Students who have completed the course have said they wished the elective was required. “It’s become a word-of-mouth thing where students will go into other classes and tell classmates to take it,” said Aikman. “There are artists, athletes; demographically across a class and race spectrum it’s really diverse. Kids have told me that they learn more about their own culture and racial identity and their own gender identity in the course. That’s very affirming. It’s my job to give our kids the tools to have their work researched so they can defend what they feel and be the loudest voice they need to be.”

The course was restarted two years ago after being an afterschool club called the Social Justice Action Committee. The club talked about current social justice movements and invited community leaders to ‘Real Talks’. “When I started the club, Baltimore was burning, Ferguson was on fire. I remember Chief [of Champaign Police] Cobb was with us the Monday after Baltimore was burning. And it would seem like that would have escalated things, a police officer being there. But Chief Cobb being who he is – a  Centennial grad, a father, a black man himself – he could empathize with the frustration and pain that students felt and it helped deescalate the situation for them,” recalled Aikman.

“In this political environment kids need a place to debrief what they’re seeing on the news, to understand, or unpack. They need a safe place to talk about the things that are affecting their local community, their families, their friends. And they need a way to put that emotion into action.”

In addition to taking action by presenting their research to school and community leaders, the students are to attend four social justice events of their choosing throughout the semester. The Delta Sigma Theta Sorority at the U of I brought Marshall, a biographical film about a young Thurgood Marshall, to the Savoy 16 so attending that movie would count. Students chose to attend C-U Pride Parade and Festival, and some attended University of Illinois Office of Inclusion & Intercultural Relations’ hosting of Angela Rye (Aikman, Rye, school board member Gianina Baker, and seminar students shown in top photo).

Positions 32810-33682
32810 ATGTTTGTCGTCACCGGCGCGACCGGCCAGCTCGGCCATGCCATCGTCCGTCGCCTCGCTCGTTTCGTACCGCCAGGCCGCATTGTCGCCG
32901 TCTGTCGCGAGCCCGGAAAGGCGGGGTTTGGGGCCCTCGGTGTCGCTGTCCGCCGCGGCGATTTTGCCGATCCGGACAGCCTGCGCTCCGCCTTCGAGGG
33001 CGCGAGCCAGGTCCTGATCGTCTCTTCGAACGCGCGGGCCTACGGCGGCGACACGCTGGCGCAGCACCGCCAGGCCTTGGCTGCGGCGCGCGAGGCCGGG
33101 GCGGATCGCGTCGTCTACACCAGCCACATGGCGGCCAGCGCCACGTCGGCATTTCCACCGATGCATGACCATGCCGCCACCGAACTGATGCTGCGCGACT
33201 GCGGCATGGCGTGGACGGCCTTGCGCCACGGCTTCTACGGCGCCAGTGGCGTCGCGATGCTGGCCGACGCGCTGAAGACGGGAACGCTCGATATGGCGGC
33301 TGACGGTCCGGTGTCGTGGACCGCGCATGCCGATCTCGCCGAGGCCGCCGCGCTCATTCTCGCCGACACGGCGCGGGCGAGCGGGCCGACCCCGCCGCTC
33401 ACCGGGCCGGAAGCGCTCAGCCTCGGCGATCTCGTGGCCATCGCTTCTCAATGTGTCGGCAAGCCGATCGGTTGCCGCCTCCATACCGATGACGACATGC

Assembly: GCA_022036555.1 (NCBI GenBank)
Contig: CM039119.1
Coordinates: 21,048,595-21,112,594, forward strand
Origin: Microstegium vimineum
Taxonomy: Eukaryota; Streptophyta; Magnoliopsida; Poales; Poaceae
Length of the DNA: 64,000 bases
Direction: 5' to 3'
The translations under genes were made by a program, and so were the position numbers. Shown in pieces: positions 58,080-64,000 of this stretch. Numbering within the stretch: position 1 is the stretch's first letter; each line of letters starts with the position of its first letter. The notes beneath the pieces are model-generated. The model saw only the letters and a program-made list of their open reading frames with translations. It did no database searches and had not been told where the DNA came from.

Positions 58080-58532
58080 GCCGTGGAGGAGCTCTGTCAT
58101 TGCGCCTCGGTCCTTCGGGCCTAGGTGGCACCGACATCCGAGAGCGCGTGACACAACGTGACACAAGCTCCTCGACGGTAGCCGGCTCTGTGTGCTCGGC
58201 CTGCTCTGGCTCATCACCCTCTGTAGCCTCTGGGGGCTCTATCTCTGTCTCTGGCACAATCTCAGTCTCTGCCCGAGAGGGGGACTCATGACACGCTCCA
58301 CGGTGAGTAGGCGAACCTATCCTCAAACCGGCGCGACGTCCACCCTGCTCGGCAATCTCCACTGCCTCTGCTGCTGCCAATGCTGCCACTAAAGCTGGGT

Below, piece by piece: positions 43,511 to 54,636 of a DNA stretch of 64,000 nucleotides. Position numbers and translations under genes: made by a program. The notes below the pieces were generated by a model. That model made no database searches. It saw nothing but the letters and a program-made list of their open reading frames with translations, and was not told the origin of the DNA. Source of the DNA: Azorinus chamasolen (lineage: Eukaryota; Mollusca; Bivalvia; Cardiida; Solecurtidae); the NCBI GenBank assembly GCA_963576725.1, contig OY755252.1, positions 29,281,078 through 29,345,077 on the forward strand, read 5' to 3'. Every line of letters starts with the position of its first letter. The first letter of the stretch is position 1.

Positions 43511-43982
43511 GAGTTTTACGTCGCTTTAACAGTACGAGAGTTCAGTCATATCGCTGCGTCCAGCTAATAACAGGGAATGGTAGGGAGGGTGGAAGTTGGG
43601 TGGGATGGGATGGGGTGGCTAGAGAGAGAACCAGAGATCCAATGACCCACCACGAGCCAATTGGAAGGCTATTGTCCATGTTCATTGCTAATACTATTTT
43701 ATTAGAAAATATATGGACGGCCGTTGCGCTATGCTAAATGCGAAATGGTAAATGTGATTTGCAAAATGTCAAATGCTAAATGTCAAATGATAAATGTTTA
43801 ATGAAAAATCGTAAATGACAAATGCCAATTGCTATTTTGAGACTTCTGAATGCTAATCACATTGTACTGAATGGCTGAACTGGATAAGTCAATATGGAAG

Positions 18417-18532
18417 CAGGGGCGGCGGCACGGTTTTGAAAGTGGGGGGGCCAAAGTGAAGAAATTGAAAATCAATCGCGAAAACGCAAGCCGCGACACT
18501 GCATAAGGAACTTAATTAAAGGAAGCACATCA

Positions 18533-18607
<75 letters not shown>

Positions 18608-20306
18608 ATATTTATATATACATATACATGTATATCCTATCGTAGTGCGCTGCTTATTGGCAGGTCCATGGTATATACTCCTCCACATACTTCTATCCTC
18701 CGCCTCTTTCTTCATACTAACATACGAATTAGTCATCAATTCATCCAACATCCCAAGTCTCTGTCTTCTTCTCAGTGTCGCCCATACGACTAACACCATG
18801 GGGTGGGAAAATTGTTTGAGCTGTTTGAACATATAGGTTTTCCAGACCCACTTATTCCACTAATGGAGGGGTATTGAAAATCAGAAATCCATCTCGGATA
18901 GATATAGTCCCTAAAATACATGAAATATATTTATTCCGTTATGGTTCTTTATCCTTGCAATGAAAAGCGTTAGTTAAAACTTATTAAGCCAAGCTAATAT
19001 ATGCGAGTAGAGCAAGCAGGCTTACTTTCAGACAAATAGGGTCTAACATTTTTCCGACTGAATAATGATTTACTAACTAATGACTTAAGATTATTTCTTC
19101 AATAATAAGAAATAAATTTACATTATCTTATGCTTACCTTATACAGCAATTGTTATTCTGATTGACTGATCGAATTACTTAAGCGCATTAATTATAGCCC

Angela Rye is an attorney and CEO of a political advocacy firm in Washington, DC. She is a political commentator on CNN, an NPR political analyst, and has served as the executive director and general counsel to the Congressional Black Caucus. When Aikman’s Social Justice Seminar students approached the microphone to ask Rye a question after her talk, they introduced themselves as students at Centennial High School. “High school?!,” Rye asked, impressed. “I wish I had a class like that in high school!”

Champaign Unit 4 School Board member Gianina Baker concurs. “I think our students are lucky to have the opportunity to participate in the seminar, especially in high school. Everyone that hears about it wants to know more and wants to see how they could implement it in their own school. The best part is that Lindsay is so willing to share.”

As she wrapped up this interview, she was preparing for her next meeting: a gathering of area teachers called the Social Justice Educators Collaborative. She introduced Katie Flugge, Social Justice Seminar instructor at Central High School. “This work is not done in isolation,” said Aikman. “I’m just one of many people doing this work.”

Reflecting on the class and the goals of a packed semester, Aikman said, “The class allows students to expose others to things that are really personal. It allows them to be in charge of the curriculum, and they start to get a sense of history and the broad, long march for freedom that has existed in this country and globally for all time. This is a group of teenagers who don’t all look alike, but who can look around and say, ‘Maybe we don’t always agree on everything, but we will protect each other’s rights.’ And they do a very good job of that.”